Manufacturers around the world currently face a unique set of challenges that did not exist in their old environment. As they welcome new opportunities, they also confront new exposures for which they may not be fully prepared. These include safety and cybersecurity risks, financial and competitive challenges, and regulatory and political uncertainty, resulting in a manufacturing environment that is much more complex today than it was five years ago.
To better understand the changes facing manufacturers, Chubb conducted a study to uncover the latest trends and shed insights into how companies can best mitigate new risks. This article distills the learnings and discusses best practices manufacturers in the Asia Pacific region can adopt to manage new risks and capitalise on opportunities amid the shifting landscape.
New manufacturing technologies are changing how items are made and increasing productivity for companies that invest in them. Processes that used to be physical are now digitised, and the products themselves have more technology embedded. Digitisation can accelerate new product/service development and gather valuable information that can spark innovation in next-generation products.
At the same time, however, the implementation of sophisticated manufacturing techniques such as advanced process controls, robotics and automation require not only a large investment, but also an understanding that with emerging technologies come new and heightened operational and cyber security risks.
Manufacturers can benefit from speaking with their business partners, including insurance agents, bankers, advisors and auditors, and lawyers to ensure they evaluate and manage new exposures. Specifically, partnering with an insurance provider that has deep expertise and tailored solutions can help manufacturers using advanced technologies stay ahead of these emerging threats and develop strategies to mitigate risks.
Manufacturers’ relationships with suppliers and customers are increasingly interdependent. As customers demand more speed, more reliable cycle times, and more transparent relationships, manufacturers are expecting the same from their suppliers. All of these factors have led to greater integration between suppliers and customers and with providers of third-party logistics, IT, and financial services.
Consequently, as sensitive data is often a necessary part of these collaborations, the amount of data stored and transacted between parties may be susceptible to a cyberattack. In addition, as turnaround times continue to shrink, and products become more customized, companies’ margin for error shrinks. Yet, many do not consider this type of exposure as part of their insurance program.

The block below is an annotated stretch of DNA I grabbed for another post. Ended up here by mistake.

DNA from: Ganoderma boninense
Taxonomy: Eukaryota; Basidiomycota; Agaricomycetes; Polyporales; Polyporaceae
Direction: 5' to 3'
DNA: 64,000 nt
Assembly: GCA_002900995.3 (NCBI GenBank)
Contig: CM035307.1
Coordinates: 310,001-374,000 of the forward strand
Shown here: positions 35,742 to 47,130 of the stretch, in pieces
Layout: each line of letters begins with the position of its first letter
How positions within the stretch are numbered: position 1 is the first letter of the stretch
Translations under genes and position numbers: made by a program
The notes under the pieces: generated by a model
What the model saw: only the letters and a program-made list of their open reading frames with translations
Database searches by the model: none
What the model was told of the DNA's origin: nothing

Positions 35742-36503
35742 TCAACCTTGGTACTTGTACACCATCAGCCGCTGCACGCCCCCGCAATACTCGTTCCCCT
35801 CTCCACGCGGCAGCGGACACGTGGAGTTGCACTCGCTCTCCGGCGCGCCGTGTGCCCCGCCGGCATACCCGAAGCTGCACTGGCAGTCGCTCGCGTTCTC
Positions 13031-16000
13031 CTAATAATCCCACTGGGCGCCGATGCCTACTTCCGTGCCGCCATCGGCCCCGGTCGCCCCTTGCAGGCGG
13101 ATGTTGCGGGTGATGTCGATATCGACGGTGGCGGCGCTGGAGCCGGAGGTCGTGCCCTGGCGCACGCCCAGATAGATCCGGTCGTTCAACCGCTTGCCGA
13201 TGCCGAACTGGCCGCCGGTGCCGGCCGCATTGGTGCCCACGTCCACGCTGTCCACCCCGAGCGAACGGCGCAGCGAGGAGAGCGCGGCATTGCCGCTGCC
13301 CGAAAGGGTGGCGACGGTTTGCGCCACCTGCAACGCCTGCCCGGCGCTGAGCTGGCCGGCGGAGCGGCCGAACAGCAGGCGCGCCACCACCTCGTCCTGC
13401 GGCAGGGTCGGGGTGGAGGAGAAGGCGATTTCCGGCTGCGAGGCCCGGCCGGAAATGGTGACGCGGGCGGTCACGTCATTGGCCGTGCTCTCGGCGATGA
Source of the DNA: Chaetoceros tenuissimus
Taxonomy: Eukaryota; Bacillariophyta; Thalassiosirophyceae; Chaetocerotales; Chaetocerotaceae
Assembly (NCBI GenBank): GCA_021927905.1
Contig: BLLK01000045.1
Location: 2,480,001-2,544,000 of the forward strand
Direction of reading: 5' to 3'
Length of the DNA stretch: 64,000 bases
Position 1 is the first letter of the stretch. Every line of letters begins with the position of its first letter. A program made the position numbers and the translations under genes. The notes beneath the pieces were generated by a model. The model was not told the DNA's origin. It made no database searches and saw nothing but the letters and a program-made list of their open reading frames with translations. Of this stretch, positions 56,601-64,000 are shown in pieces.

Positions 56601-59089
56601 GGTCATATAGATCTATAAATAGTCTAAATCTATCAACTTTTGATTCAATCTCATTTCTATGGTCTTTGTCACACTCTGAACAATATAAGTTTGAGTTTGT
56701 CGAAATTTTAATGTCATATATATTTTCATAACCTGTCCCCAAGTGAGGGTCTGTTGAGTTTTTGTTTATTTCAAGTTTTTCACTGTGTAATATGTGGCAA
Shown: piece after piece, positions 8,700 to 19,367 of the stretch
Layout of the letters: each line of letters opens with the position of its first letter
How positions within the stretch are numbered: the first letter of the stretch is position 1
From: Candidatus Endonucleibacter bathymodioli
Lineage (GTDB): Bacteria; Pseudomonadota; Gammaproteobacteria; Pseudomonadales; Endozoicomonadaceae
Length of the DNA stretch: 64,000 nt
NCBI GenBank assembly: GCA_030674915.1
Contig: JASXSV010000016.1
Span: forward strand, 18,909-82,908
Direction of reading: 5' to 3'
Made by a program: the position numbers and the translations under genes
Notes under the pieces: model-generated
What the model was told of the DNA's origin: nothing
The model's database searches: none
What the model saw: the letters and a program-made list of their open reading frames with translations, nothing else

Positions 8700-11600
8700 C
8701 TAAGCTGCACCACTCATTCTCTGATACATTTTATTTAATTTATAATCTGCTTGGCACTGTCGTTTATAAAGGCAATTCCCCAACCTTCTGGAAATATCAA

A solution that includes broad cyber insurance and knowledgeable risk engineering services can help address a breach when one occurs. For example, a supplier neglects to meet its obligations to the manufacturer, or becomes liable for a harmful product failure. More importantly, with an insurance solution in place, it can prevent a breach from happening in the first place.
Furthermore, having a comprehensive enterprise risk management strategy — one that is regularly updated to keep abreast of change — is increasingly important. One step manufacturing companies can take is a regular review of their enterprise risk strategy, to ensure they have sufficient and proper protections in place.
Many manufacturers are switching from a product-only model to one that also includes a service offering. That is, they have moved beyond simply delivering a product to installing, monitoring, and servicing it. As a result, they are connected with customers and consumers in more ways and for a larger part of the product lifecycle. As their revenues grow from these activities; so do their potential liabilities.
While changes to product and service mix offer new paths to winning, it is important for manufacturers to protect against financial injury that could result from a product or service not meeting customer expectations. While warranties or contractual remedies exist, they alone cannot replace the lost revenue or reputational damage due to an actual or alleged product or service defect or failure to perform. An Errors and Omissions solution can help to fill this often overlooked gap in an insurance program.
In summary, the increasing complexity of the sector is opening up companies not only to new opportunities — new markets to serve, new ways of winning and keeping customers, and new flexibility in operations — but also to new exposures. Manufacturers have little control over many of their challenges; however, with awareness they can mitigate the risks, move their business forward and better position themselves for sustainable growth.
Ready to approach manufacturing through a new lens? Contact us to find out more about Chubb’s integrated insurance coverage solutions to address manufacturers’ emerging needs.
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Disclaimer - The content of the above article is not intended to constitute professional advice. Although all content is believed to be accurate, Chubb Insurance Singapore Limited (Chubb) makes no warranty or guarantee about the accuracy, completeness, or adequacy of the content of this article. Users relying on any content do so at their own risk.
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